8/17/2014 7:00 P.M. ET
Dice-K to make another rehab start
By Tim Healey / MLB.com
NEW YORK -- Daisuke Matsuzaka's sharp rehab outing on Saturday, during which he needed just 69 pitches (43 strikes) to get through six innings with three strikeouts and no walks, was another promising step forward in his recovery from a sore right elbow that has kept him sidelined since late July.
The right-hander will pitch in another Minor League game this week, likely on Thursday for short-season Class A Brooklyn, according to manager Terry Collins. The Cyclones are home at MCU Park that day.
After that, though, Matsuzaka's future is uncertain.
"We're very happy with the way he threw," Collins said. "But right now, we aren't sure where the fit is going to be when he's ready to pitch here."
With Jacob deGrom nearing his return from the disabled list, there aren't any spots in the rotation -- despite the Mets giving Matsuzaka some length in his rehab games. There also isn't anyone in the bullpen who has merited a demotion.
Even right-hander Buddy Carlyle -- who signed a Minor League contract with the Mets in February and has usually been the odd-man out, having been designated for assignment twice already this season -- is going good. He is riding an 11 1/3-inning scoreless streak, the longest of any Mets reliever this season, and owns a 0.55 ERA and 0.74 WHIP.
Although most of his work has come in low-leverage situations, Carlyle has struck out 15 batters and walked three over 16 1/3 innings.
Collins has recently started trusting Carlyle in tighter games, including the ninth inning of Saturday's win and part of the eighth inning in a two-run contest against the Phillies on Monday. It was his first Major League hold since May 2009.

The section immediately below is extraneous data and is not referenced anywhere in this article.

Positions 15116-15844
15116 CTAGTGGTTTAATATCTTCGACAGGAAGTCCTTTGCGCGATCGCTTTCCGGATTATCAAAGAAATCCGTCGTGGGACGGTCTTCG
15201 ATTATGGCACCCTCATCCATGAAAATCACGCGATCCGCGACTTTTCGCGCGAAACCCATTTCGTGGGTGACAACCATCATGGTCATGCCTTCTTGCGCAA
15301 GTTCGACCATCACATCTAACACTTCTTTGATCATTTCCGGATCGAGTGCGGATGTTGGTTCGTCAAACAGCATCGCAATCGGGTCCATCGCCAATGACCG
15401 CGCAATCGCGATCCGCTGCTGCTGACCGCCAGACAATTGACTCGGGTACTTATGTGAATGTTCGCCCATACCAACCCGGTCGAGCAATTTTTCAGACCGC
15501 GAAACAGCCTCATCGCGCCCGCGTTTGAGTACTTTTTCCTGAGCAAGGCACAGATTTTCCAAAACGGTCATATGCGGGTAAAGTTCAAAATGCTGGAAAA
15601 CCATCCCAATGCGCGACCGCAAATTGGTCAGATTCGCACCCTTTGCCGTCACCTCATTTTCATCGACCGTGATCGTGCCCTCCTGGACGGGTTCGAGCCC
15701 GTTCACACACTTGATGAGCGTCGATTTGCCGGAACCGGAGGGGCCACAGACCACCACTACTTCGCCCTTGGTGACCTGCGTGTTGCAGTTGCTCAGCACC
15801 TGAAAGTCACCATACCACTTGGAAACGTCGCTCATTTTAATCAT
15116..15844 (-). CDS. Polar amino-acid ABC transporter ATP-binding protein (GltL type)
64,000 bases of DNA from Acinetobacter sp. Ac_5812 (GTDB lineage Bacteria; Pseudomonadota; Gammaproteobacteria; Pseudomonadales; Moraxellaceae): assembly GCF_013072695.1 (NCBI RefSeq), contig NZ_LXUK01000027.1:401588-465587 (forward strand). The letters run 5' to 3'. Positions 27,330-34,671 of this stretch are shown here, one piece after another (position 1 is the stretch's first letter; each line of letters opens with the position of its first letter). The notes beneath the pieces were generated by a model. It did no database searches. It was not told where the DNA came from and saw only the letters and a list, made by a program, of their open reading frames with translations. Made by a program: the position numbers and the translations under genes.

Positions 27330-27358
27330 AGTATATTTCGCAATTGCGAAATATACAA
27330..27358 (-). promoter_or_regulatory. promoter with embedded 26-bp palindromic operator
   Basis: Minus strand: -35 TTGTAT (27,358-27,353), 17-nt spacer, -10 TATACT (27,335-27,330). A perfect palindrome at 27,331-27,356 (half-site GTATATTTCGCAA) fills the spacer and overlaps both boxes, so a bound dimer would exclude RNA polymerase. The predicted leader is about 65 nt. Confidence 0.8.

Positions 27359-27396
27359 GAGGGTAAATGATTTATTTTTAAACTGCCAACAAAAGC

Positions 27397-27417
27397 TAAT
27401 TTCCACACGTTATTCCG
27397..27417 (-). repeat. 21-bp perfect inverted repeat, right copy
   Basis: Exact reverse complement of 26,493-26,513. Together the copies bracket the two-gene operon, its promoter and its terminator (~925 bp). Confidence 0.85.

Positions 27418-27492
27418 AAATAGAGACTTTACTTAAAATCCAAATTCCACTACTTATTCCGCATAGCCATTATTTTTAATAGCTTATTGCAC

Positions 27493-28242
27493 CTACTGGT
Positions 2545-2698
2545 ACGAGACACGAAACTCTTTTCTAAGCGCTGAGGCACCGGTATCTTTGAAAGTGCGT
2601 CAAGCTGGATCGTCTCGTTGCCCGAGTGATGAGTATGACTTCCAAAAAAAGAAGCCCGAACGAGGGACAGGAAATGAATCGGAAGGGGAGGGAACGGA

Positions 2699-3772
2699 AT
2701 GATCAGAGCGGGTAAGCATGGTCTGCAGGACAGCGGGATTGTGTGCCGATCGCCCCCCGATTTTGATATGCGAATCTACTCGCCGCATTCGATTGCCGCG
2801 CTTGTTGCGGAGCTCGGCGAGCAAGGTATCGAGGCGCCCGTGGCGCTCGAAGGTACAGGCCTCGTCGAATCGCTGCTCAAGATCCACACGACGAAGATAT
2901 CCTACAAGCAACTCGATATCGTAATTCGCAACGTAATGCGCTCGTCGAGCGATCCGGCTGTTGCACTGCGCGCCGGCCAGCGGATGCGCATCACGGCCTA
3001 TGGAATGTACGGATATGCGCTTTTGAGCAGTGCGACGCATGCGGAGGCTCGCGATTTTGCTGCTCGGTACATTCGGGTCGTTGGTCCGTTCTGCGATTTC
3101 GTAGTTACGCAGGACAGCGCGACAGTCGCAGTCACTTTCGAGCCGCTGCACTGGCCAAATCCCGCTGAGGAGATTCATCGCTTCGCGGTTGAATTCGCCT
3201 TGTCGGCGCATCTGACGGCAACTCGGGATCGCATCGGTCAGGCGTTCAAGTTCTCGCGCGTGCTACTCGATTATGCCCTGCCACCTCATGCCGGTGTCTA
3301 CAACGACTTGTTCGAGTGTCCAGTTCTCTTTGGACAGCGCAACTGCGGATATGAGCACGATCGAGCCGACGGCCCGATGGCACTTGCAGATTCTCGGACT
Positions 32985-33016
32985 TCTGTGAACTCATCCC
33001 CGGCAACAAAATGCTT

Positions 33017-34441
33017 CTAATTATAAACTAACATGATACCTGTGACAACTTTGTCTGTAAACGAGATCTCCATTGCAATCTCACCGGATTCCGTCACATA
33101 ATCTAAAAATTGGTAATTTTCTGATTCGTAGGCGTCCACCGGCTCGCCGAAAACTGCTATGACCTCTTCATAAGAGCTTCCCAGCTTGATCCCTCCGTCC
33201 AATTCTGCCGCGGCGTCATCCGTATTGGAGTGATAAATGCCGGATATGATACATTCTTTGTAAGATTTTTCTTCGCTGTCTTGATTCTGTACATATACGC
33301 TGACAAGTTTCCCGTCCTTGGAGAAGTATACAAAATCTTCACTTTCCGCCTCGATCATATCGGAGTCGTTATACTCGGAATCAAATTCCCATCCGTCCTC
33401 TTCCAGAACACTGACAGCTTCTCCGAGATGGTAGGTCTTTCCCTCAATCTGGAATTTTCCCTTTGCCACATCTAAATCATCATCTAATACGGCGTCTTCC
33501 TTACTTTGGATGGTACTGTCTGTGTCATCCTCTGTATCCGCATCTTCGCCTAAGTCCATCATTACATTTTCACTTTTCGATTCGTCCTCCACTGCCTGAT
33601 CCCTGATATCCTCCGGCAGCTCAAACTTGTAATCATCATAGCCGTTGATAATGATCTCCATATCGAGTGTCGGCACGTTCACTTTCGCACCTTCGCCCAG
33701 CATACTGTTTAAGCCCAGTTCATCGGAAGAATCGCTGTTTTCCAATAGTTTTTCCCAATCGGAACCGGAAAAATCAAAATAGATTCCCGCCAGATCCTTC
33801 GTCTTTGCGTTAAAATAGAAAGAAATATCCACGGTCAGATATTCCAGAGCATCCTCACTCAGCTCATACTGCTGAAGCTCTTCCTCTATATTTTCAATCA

"Buddy has pitched very, very well," Collins said. "When it comes to the roster spaces and who's on or who's off, [general manger Sandy Alderson is] pretty heavily involved with that. When [Matsuzaka is] ready to go, we'll have to figure out where he fits. Right now, we haven't really had that discussion."
One possibility is the Mets leaving Matsuzaka on the DL until rosters expand on Sept. 1. If he does pitch on Thursday, one additional Minor League game would bring him to the end of the month.
Wright gets treatment on ailing shoulder
NEW YORK -- As the Mets showered, dressed and scurried out of the clubhouse, eager to enjoy a rare evening without work or travel, following a 2-1 loss to the Cubs on Sunday, their captain remained.
David Wright was busy receiving 45-60 minutes of treatment on his sore left shoulder, which has given him problems for two months and was re-aggravated when it absorbed the blow of an 88-mph fastball on Saturday night.
Wright, who was unavailable to the media before and after Sunday's game, didn't play in the loss. Manager Terry Collins made it sound as though Wright's availability on Monday -- at the very least -- was in doubt, as well.
The injury comes at an unfortunate time for Wright, whose recent 13-game hit streak helped him break out of a second-half slump. His slash line is still just .232/.289/.250 since the All-Star break -- which coincides with him receiving a cortisone shot in his ailing shoulder -- and he is weathering a down year overall. Wright's .711 OPS is far below his career mark of .874, and he's on pace for career lows in on-base percentage (.331) and slugging percentage (.380).
Collins downplayed the idea that this could be the beginning of a decline for the 31-year-old.
"David Wright will bounce back, whether it's next week or next year," Collins said. "This guy keeps himself in tip-top shape."
The manager did, however, acknowledge that the more recent struggles could be related to the shoulder issue.
"I do believe any time you compensate for an injury, you're going to change something so the pain is not there," Collins said. "The minute you change something, you can fall into a habit -- not necessarily a good habit. I know David, when he talked about it, tried to do some things at the plate to keep it from bothering him. It got to the point where he just had to finally speak up [in late June].
"Did he create some bad habits? Possibly. Has it been bothering him lately? I trust my players. When he says it hasn't been bothering him, it hasn't been bothering him. We'll see where it goes from here."
• deGrom (rotator cuff tendinitis) threw a 20-pitch bullpen session on Sunday morning and had no issues. He is on pace to start sometime next weekend against the Dodgers in Los Angeles, though Collins noted he will likely be on a pitch count, given that he hasn't started since Aug. 7.
Tim Healey is an associate reporter for MLB.com. This story was not subject to the approval of Major League Baseball or its clubs.